“Plaintiff’s description regarding how PA 281 came into being conjures up images of a Trojan Horse, within which the ability to hunt wolves was cleverly hidden. Plaintiff claims that the initiating petition was strategically drafted in such a way as to appeal to potential signers by touting that it would ensure that only sound scientific principles would govern the taking of fish and game … that it would support our active-military members by letting them hunt and fish for free, and that it would provide money to combat the spread of Asian carp—all of which have excellent ‘curb appeal’—while surreptitiously slipping inside the body of the act a reenacting provision to ensure that regardless of the referenda votes on PA 520 and PA 21, wolves would be on the game species list, as would associated wolf hunting provisions … ”
Although the Court of Appeals conceded this assessment may be accurate, it disagreed that the measure was unconstitutionally deceptive and confusing. However, KMWP had also argued PA 281 violated the Title-Object Clause of the Michigan Constitution, which states: “No law shall embrace more than one object, which shall be expressed in its title.” The court was persuaded by this argument, finding the title of the proposed law didn’t inform the public or legislature of the law’s actual effects and that therefore the law as drafted was unconstitutional.
Specifically, the court took issue with the provision of the act granting free hunting and fishing licenses to active members of the military, finding it had no necessary connection to the scientific management of fish, wildlife and their habitats, and that without that provision—and the broad appeal of the benefit it conveyed—“we cannot presume that the Legislature would have passed PA 281.”
Although the U.S. Fish and Wildlife Service has tried several times to delist Great Lakes gray wolves, the courts have reversed each attempt. For now, wolves remain classified as endangered and are therefore federally protected in Michigan, which is in line with the will of the Michigan voters.
- Ellison, Garret. “Michigan wolf hunting law ruled unconstitutional by appeals court.” com. November 23, 2016.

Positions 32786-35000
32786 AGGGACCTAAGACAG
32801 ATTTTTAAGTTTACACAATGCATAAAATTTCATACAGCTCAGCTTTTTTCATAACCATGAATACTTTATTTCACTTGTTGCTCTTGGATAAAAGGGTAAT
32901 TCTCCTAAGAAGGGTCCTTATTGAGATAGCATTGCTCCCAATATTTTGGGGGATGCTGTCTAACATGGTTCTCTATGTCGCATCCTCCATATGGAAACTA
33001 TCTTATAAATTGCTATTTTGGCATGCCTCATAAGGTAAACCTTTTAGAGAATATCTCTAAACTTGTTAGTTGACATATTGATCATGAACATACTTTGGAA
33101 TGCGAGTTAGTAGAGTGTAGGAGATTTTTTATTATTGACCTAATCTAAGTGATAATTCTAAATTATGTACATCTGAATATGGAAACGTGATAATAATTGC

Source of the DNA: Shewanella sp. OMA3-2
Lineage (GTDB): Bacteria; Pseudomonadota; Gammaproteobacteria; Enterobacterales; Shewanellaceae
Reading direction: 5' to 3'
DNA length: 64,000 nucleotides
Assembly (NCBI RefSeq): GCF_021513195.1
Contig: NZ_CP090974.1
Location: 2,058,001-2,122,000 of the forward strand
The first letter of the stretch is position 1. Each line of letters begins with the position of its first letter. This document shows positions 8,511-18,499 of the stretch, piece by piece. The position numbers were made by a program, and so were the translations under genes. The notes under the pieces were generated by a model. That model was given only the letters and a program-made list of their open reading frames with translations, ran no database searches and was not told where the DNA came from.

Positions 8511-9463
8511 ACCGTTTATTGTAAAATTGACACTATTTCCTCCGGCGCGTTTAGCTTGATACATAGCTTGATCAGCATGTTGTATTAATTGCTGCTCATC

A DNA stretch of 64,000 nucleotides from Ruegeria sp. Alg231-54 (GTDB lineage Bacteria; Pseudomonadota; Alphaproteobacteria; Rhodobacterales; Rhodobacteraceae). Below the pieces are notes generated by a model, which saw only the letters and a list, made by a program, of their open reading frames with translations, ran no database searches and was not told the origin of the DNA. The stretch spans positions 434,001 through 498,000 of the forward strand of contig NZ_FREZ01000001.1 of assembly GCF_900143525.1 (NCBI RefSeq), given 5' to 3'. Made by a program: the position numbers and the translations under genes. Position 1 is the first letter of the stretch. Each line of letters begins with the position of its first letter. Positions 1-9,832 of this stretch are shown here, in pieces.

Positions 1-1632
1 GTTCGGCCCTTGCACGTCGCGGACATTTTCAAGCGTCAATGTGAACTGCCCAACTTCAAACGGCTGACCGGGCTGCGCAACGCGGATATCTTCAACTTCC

- State of Michigan Court of Appeals Opinion: 328604 Court of Claims. LC No. 15-000087-MZ.
- Pluta, Rick, and Zoe Clark. “Signed a petition to oppose Asian carp? You actually signed a petition to allow wolf hunting.” Michigan Radio. July 11, 2014.
Animal Protection Coalition Urges USDA To Protect Consumers
Posted by on December 5, 2016
Newly Proposed Meat Labeling Guideline Encourages Misleading Industry Practices
Contact: Natalia Lima, firstname.lastname@example.org, 201 679 7088
SAN FRANCISCO – The Animal Legal Defense Fund, People for the Ethical Treatment of Animals (PETA) and Compassion Over Killing (COK), representing more than 6 million members and supporters, have submitted a joint comment today, as the comment period closes, to the U.S. Department of Agriculture’s Food Safety and Inspection Service (FSIS) sharply criticizing the agency’s “Labeling Guideline on Documentation Needed to Substantiate Animal Raising Claims for Label Submissions,” released in September. Feedback so far has been overwhelmingly critical, and today’s joint comment from the animal protection coalition leads the outcry.
The comment argues that FSIS’ Guideline violates the law by enabling—even encouraging—rampant consumer deception. Instead of defining a baseline standard for commonly used consumer-attracting animal product labels, like “humane,” “free-range,” and “raised without antibiotics,” the Guideline allows each company to define the terms based on their own interpretation and their internal company policies—and doesn’t even require that these policies be made public. This creates confusion and inconsistency for consumers across the market, and an open invitation for companies to mislead customers who have a reasonable expectation of what certain terms and claims mean.
The Guideline effectively renders any and all animal raising claims meaningless. It allows producers that use standard, industrial production methods to make “humane” or “animal-friendly” claims, while hindering producers that have actually instituted strict standards that come closer to satisfying consumer expectations and likely misleading the large percentage of conscious consumers who are willing to pay extra for products they believe are raised more humanely.
“The USDA’s approach blatantly violates its statutory duty to protect consumers,” says Animal Legal Defense Fund Executive Director Stephen Wells. “The Animal Legal Defense Fund urges the agency to take steps that genuinely ensure animal products’ and by-products’ labels clarify and inform purchasers, not mislead the public.”